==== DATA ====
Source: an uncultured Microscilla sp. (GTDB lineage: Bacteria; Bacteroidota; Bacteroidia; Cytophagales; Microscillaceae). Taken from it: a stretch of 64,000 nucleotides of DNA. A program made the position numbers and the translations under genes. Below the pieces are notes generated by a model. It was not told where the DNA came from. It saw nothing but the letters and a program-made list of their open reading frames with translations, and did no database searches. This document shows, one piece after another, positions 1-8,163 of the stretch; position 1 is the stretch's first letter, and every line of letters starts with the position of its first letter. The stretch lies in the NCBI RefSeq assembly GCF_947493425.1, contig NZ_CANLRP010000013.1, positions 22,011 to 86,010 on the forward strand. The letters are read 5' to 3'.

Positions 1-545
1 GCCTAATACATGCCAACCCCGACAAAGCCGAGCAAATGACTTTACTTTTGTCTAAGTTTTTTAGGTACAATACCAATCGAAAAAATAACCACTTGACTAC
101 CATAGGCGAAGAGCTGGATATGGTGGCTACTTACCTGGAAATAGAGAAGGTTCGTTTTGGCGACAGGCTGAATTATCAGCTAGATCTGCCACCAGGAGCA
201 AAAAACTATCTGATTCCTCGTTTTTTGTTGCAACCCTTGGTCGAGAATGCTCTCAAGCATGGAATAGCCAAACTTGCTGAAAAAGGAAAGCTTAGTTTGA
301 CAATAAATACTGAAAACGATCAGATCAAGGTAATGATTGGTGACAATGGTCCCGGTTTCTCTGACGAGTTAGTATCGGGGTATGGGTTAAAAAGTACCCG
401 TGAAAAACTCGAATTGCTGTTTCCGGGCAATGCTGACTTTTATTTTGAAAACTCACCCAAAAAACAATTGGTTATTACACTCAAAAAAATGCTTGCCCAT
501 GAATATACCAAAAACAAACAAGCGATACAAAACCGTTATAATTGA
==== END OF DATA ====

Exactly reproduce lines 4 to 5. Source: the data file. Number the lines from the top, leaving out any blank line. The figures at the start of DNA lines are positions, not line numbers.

101 CATAGGCGAAGAGCTGGATATGGTGGCTACTTACCTGGAAATAGAGAAGGTTCGTTTTGGCGACAGGCTGAATTATCAGCTAGATCTGCCACCAGGAGCA
201 AAAAACTATCTGATTCCTCGTTTTTTGTTGCAACCCTTGGTCGAGAATGCTCTCAAGCATGGAATAGCCAAACTTGCTGAAAAAGGAAAGCTTAGTTTGA